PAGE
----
a rigid crank having two opposed crank ends, the crank being pivotally mounted to the frame about a pivot axis at a location intermediate its crank ends, one crank end being operably connected to the movable member of the first clamp means along a first surface perpendicular to the common direction of motion and the remaining clamp end being operably connected to the movable member of the second clamp means along a second surface parallel to the first surface, the crank ends being operably connected to the parallel surfaces above and below the pivot axis;

power cylinder means operatively connected between the frame and the crank for selectively moving the crank relative to the frame about the pivot axis between a first angular position in which the first clamp means is operative and the second clamp means is inoperative and a second angular position in which the first clamp means is inoperative and the second clamp means is operative;

the operable connections of the crank ends and movable clamp members, when the crank is in either its first or second angular position, being located at opposite sides of a line perpendicular to the first and second surfaces and intersecting the pivot axis.



2. The log skidding carriage of claim 1, wherein the crank includes two arms leading from the pivot axis to the crank ends, the two arms being angularly spaced from one another about the pivot axis by an angle of less than 180 degrees.

3. The log skidding carriage of claim 1, wherein the power cylinder means comprises a double acting hydraulic cylinder, the carriage further comprising:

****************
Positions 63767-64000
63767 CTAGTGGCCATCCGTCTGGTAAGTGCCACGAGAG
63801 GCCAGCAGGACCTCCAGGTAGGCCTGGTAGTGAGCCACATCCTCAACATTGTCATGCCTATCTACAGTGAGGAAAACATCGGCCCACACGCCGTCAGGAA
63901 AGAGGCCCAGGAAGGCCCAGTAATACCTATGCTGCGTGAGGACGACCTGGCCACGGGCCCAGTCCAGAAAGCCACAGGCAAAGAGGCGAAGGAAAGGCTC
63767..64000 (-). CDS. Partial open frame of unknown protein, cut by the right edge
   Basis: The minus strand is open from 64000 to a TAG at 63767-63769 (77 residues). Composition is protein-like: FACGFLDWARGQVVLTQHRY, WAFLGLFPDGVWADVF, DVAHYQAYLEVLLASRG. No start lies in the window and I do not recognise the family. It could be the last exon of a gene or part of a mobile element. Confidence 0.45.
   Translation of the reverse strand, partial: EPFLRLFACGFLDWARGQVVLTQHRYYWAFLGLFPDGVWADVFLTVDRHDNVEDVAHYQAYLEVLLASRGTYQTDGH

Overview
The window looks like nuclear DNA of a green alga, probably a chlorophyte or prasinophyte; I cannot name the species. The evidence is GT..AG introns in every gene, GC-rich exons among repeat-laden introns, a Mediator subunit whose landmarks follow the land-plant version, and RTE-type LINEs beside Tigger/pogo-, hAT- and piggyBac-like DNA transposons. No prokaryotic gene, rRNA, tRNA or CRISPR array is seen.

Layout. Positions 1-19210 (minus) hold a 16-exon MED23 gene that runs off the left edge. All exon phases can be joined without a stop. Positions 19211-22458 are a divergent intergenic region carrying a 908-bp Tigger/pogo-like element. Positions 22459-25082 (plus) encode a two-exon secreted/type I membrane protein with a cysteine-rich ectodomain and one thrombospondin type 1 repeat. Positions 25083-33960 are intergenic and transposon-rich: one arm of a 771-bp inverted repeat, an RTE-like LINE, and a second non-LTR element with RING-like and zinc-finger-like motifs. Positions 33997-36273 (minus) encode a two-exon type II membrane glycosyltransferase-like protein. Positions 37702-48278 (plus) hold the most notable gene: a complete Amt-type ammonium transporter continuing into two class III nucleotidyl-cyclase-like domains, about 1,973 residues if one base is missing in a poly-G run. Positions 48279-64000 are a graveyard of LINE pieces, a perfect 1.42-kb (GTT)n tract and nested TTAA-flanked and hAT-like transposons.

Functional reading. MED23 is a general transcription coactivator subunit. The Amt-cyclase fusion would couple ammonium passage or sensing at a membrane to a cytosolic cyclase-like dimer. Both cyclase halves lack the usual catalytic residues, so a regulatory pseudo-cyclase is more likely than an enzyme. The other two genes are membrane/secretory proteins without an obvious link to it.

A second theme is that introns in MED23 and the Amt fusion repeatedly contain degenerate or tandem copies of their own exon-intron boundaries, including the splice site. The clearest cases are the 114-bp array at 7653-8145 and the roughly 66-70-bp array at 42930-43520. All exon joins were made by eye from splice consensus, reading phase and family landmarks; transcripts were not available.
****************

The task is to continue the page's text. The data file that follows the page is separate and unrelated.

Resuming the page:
a source of pressurized hydraulic fluid;

control valve means operably connected between the source of fluid and the hydraulic cylinder for alternately directing pressurized hydraulic fluid to opposite ends of the hydraulic cylinder when actuated; and

receiver means responsive to a remote transmitter and operably connected to the control valve means for actuating the control valve means in response to reception of a control signal.



4. The log skidding carriage of claim 1, wherein the power cylinder means comprises a double acting hydraulic cylinder, the carriage further comprising:

a source of pressurized hydraulic fluid;

control valve means operably connected between the source of fluid and the hydraulic cylinder for alternately directing pressurized hydraulic fluid to opposite ends of the hydraulic cylinder when actuated;

receiver means responsive to a remote transmitter and operably connected to the control valve means for actuating the control valve means in response to reception of a control signal; and

limit means operably connected to the control valve means in parallel to the receiver means for actuating the control valve means in response to detection of an incongruity in the dragline adjacent to the second sheave means as the dragline is retracted toward the carriage.



5. The log skidding carriage of claim 1, wherein the power cylinder means comprises a double acting hydraulic cylinder, the carriage further comprising:

a source of pressurized hydraulic fluid;

control valve means operably connected between the source of fluid and the hydraulic cylinder for alternately directing pressurized hydraulic fluid to opposite ends of the hydraulic cylinder when actuated; and